- vacant units, with dilapidated shopfronts have a depressing effect on the parade, as does fly-posting under the railway bridge, and a fly tipping ‘hotspot’ (old furniture/domestic goods) at the corner of Brewster Gardens. The STQW Forum will continue to raise these issues with building owners and the Council.
St Helens Gardens
- a similar request from shopkeepers for less parking enforcement or more availability of short term shoppers parking , if the shops and cafe in the parade are to remain viable
- the importance of the ‘school run’ (in relation to Bassett House School and Oxford Gardens Primary) in bringing potential customers from a wider area to the street twice a day.
- reliance from shopkeepers/services on ‘regular customers who know us’ as opposed to passing trade (this is matched by survey responses from residents saying they shop and use services locally because of a neighbourly village atmosphere and ‘supporting local shops’, with a willingness to pay more than at nearby larger supermarkets.
- empty shops and dilapidated shop fronts have the same damaging effect as in North Pole Road
- in matching resident views with what was felt to be viable, the candidates to emerge included a brasserie/restaurant, hairdresser/beautician, butcher, and laundrette (there are two dry cleaners in the parade at present).
7.4.3 This evidence and analysis demonstrates that the local shops and services survive (some with difficulty) within a commercial eco-system that is sensitive to quite small changes. Were a school to re-locate, or parking restrictions to increase, some businesses might be forced to close. Similarly, quite small measures to improve availability of parking, improve the appearance of the parades, or introduce new elements (such as the arrival of the florists stall at St Helens Gardens) can have a significant positive effect.
7.4.4 Policies on ‘the development and use of land’ in a neighbourhood plan can have only a limited impact here. The ‘Actions’ in this Plan are also designed to improve the viability of local shopping parades and improve their physical environment. Equally important is the ongoing work by the StQW Forum and St Helens Residents Association to encourage absentee landlords of vacant units to take action to refurbish and market their premises. With the Forum’s expanding membership and network of contacts, there is growing chance of bringing together building owners/landlords and prospective tenants through small-scale and very local interventions.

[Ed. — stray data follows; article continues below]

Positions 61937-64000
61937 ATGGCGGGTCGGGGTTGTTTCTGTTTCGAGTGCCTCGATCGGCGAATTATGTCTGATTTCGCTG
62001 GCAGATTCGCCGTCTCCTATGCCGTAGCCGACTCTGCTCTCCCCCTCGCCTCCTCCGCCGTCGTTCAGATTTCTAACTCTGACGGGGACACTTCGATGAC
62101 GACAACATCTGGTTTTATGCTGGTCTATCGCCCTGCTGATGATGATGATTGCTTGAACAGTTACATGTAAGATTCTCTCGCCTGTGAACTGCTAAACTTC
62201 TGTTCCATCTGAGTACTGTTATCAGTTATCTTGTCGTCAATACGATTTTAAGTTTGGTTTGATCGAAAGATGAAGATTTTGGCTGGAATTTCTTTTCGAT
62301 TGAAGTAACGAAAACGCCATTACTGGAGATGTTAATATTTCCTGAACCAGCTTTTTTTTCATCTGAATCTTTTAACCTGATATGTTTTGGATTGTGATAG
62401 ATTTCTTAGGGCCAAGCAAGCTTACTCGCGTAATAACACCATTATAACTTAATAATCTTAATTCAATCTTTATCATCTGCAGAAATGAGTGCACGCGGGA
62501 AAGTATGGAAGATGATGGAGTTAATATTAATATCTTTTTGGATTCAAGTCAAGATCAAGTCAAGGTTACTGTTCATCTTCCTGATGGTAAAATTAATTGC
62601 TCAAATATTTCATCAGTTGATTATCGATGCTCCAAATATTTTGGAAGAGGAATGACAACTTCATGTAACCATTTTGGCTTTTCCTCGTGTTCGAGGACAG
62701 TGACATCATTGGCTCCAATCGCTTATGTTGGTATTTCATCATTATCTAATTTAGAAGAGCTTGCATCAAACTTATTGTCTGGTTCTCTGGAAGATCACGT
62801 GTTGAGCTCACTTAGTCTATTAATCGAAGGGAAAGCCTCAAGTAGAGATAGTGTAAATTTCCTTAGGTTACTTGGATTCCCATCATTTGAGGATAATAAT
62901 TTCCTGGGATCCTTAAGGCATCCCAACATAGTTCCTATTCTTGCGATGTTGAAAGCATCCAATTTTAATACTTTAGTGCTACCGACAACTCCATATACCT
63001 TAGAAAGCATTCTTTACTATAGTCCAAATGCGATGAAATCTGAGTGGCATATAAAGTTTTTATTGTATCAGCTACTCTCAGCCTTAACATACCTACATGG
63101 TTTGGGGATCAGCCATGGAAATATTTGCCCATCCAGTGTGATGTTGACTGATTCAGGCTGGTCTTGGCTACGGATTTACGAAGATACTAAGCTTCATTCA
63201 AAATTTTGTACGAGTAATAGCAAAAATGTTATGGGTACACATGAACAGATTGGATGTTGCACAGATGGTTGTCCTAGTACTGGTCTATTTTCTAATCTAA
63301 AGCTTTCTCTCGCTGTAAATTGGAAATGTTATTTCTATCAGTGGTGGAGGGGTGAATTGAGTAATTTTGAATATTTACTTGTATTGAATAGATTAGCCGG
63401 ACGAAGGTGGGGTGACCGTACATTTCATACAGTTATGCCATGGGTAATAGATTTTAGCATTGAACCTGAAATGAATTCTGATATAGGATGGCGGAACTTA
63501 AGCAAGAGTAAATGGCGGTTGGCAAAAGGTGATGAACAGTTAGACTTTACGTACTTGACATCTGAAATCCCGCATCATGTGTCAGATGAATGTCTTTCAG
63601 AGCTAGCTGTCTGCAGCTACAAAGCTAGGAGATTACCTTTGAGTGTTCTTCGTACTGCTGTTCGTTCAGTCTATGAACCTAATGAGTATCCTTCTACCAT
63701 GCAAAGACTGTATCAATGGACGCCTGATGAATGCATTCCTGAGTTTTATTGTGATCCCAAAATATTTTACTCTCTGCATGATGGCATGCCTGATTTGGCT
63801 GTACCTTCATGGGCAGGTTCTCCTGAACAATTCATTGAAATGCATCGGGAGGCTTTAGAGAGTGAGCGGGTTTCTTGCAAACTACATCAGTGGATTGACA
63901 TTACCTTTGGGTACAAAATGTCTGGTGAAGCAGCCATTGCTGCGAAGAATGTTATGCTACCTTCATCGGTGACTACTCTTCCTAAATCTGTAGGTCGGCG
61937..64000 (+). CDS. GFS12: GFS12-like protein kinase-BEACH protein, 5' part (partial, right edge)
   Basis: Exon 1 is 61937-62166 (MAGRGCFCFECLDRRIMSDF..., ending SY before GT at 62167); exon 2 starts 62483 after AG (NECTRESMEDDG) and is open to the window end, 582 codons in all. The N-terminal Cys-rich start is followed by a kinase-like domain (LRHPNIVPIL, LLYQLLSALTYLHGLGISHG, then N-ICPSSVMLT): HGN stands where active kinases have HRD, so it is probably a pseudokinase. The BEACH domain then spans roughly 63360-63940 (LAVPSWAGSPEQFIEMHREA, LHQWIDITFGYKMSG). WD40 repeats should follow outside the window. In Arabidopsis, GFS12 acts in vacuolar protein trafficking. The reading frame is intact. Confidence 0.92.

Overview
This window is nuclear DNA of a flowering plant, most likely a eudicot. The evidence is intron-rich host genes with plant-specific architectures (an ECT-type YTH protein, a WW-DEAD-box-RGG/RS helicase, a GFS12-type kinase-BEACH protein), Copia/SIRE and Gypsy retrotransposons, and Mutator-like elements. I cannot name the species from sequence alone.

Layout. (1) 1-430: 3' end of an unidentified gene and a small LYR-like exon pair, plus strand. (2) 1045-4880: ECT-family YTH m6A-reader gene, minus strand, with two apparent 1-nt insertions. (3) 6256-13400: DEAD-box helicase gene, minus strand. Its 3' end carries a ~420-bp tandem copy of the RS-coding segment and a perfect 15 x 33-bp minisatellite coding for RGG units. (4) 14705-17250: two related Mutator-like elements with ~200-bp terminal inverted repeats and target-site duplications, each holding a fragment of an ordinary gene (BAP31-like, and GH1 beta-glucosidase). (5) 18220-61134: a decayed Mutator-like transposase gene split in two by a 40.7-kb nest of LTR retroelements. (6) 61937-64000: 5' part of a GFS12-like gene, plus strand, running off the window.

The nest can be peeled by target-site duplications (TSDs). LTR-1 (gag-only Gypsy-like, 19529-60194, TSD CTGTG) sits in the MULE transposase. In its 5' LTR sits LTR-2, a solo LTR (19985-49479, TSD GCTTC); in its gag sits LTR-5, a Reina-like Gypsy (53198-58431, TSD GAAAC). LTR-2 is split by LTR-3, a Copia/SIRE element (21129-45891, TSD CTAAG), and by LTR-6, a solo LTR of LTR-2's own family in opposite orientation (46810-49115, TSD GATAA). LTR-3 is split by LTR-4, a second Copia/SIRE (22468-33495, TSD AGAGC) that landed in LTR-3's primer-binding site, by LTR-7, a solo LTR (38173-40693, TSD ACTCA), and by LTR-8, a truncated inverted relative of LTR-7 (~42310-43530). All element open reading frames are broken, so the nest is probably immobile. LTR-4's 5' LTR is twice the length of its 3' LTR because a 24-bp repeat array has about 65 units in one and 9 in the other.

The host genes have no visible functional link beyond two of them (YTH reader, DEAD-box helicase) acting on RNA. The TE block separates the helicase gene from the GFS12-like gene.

Draft Policy StQW 7
7a) Within the StQW area’s three neighbourhood shopping parades of St Helens Gardens, North Pole Road, and Barlby Road, to allow permanent change of use between;
- A1/A2/A3 – shop, retail warehouses, hairdressers, undertakers, travel and ticket agencies, post offices (but not sorting offices), pet shops, sandwich bars, showrooms, domestic hire shops, dry cleaners, funeral directors and internet cafes, financial services such as banks and building societies, professional services (other than health and medical services) including estate and employment agencies and betting offices), restaurants and cafes
- B1 – offices and light industry appropriate in residential areas
- D1- non-residential institutions – clinics, health centres, crèches, day nurseries, day centres, schools, art galleries (other than for sale or hire), museums, libraries, halls, places of worship, church halls, law court
- D2 – Cinemas, music and concert halls, bingo and dance halls (but not night clubs), swimming baths, skating rinks, gymnasiums or area for indoor or outdoor sports and recreations (except for motor sports, or where firearms are used) use classes
Subject to amenity considerations.
Reasoned justification: Levels of vacant shop units in both shopping parades have demonstrated over recent years that greater flexibility on use classes is needed. Parts of the above draft policy have now been put into effect at national level, as a result of changes to the General Permitted Development Order taking effect from April 15th 2015.
7i) To request RBKC to review the balance of residents and P&D (pay and display) parking bays in the immediate vicinity of North Pole Road and St Helens Gardens, with a view to creating more short-term parking for shoppers and users of local services.
7ii) As part of the North Kensington Streetscape Review, to work with the RBKC Transport and Market Management Departments to provide for temporary road closures in the northern section of the St Helens Gardens shopping parade, to create a pedestrian area suitable for permitted market trading and outdoor consumption of food and drink.
7iii) Through participation of the StQW Forum in the North Kensington Streetscape Advisory Group, to follow up on other potential improvements to the shopping parades in the neighbourhood, as indentified via the StQW Survey and retail questionnaire/interviews.
7iv) To continue to contact owners and managing agents of vacant shop units to encourage refurbishment and re-letting, alert them to new flexibilities on change of use, and identify potential matches with resident aspirations for new uses.